News / Middle East

Syria Declares Eid Cease-Fire Through Monday

A rebel fighter retreats from government fire during clashes at the Moaskar front line, Aleppo, Syria, Oct. 24, 2012.
A rebel fighter retreats from government fire during clashes at the Moaskar front line, Aleppo, Syria, Oct. 24, 2012.
Edward YeranianLisa Schlein
The Syrian army says it will suspend military operations to mark the Muslim holiday of Eid al-Adha, declaring a cease-fire from Friday morning to Monday. The army added that it reserves the right to respond to rebel attacks and bombings. 
 
In an announcement read on state TV late Thursday, the Syrian military said it will act if "terrorist groups [are] trying to reinforce their positions by arming themselves and getting reinforcements."
 
It also warned neighboring countries against facilitating the smuggling of fighters across borders during that period.
 
A commander for the rebel Free Syrian Army said his fighters would commit to the truce, but would respond to any attacks.

Both sides have violated previous cease-fires after agreeing to them. However, an Islamist group active in Syria, Ansar al-Islam, is reported to have said that its fighters will not commit to the truce.

Timeline of Syria Uprising

March 2011: First protests erupt, dozens killed. Government announces reforms, then resigns.

April, May 2011: Protests intensify and spread, hundreds killed. U.S. imposes sanctions on top leaders.

August, September 2011: Saudi Arabia, Kuwait and Bahrain withdraw ambassadors. U.S. imposes economic sanctions, EU bans Syrian oil imports.

October 2011: Russia, China veto a U.N. resolution condemning Syria.

November 2011: The Arab League suspends Syria's membership.

January 2012: Government releases 5,000 prisoners. Death toll soars past 7,000.

February 2012: Russia, China veto a second U.N. resolution condemning crackdown.  

March 2012: Former U.N. chief Kofi Annan holds talks in Syria. U.N. says death toll exceeds 9,000. Syria agrees to U.N.-backed peace plan.

April 2012: Syria says it will abide by a cease-fire on April 12, but violence continues. U.N. observers arrive.

May 2012: Syria holds parliamentary elections, violence continues, U.N.-Arab League envoy Kofi Annan appeals to Syrian President Bashar al-Assad to stop the violence.

June 2012: Western nations expel Syrian diplomats, Annan urges increased pressure on Syria.

July 2012: Red Cross expands areas of Syria it says are in civil war. Violence increases across the country.

August 2012: A day after Syrian warplanes attacked the rebel-controlled northern town of Azaz and a bombing near the U.N. observer headquarters in Damascus, the U.N. Security Council decides to end the U.N. monitoring mission in Syria when its mandate expires on August 19. Annan steps down as U.N.-Arab League envoy to Syria.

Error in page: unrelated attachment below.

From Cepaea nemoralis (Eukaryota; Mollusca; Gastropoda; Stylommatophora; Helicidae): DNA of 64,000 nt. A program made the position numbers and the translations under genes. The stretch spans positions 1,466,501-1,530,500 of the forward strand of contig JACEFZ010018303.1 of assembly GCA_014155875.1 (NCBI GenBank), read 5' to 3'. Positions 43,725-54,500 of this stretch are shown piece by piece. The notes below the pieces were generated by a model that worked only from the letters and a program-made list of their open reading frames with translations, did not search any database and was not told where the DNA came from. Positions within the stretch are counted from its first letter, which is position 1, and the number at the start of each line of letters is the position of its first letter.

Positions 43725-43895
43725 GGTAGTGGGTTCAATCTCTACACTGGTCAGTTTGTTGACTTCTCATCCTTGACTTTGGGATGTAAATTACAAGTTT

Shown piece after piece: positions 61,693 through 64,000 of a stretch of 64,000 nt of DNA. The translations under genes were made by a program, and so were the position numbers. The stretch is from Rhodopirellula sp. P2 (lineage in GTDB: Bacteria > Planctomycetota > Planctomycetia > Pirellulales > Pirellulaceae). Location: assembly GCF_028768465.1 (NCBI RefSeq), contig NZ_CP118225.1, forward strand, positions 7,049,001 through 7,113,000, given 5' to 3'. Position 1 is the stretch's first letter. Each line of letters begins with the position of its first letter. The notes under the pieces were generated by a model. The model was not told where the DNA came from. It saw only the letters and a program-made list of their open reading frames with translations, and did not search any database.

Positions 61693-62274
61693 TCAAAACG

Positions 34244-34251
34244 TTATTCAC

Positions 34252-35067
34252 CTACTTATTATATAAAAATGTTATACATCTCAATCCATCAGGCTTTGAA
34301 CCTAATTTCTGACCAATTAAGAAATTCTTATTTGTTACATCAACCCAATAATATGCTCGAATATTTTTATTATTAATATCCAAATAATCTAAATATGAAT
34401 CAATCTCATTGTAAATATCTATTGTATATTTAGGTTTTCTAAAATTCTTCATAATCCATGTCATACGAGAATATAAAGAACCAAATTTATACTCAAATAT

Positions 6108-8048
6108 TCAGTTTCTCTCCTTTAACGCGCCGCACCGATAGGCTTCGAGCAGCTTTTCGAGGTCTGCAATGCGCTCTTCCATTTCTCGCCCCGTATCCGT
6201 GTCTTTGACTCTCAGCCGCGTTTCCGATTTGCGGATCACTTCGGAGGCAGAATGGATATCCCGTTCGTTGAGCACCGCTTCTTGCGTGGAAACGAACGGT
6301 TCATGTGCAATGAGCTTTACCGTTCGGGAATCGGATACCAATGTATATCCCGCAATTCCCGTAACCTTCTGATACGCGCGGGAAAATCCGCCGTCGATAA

September 2012: Fighting intensifies in Aleppo and continues across the country. New U.N.-Arab League envoy Lakhdar Brahimi visits the country and meets with Assad.

October 2012:  Aleppo's historic souk burns as fighting rages in the city. The Syrian army says it will suspend military operations to mark the Muslim holiday Eid al-Adha, declaring a cease-fire during the holiday, but reserving the right to respond to rebel attacks and bombings.
UN hails cease-fire
 
In New York, United Nations spokesman Martin Nesirky said the world body welcomed the cease-fire.
 
"Obviously, the world is now watching to see what will happen on Friday morning," he said. "It’s in everybody’s interest, not least the long suffering Syrian people, that the guns fall silent tomorrow morning for the Eid holiday."
 
Rebel commanders in various cities told Arab satellite channels that they would respect the cease-fire if the government did.
 
But one Free Syrian Army officer said, however, that the cease-fire was contingent on the government's releasing prisoners and lifting the blockade of Homs.
 
More battles
 
The cease-fire announcement came after reports that the rebels had made significant advances in Syria's northern commercial hub of Aleppo. Government forces were reported to have pulled out of one Kurdish and two Christian districts inside the city.
 
The reports could not be confirmed and the Syrian government did not comment.
 
Syria scholar Joshua Landis, who heads the Center of Middle Eastern Studies at the University of Oklahoma and has been monitoring reports coming from Aleppo, said government forces appear mired in a fluid battle with rebels.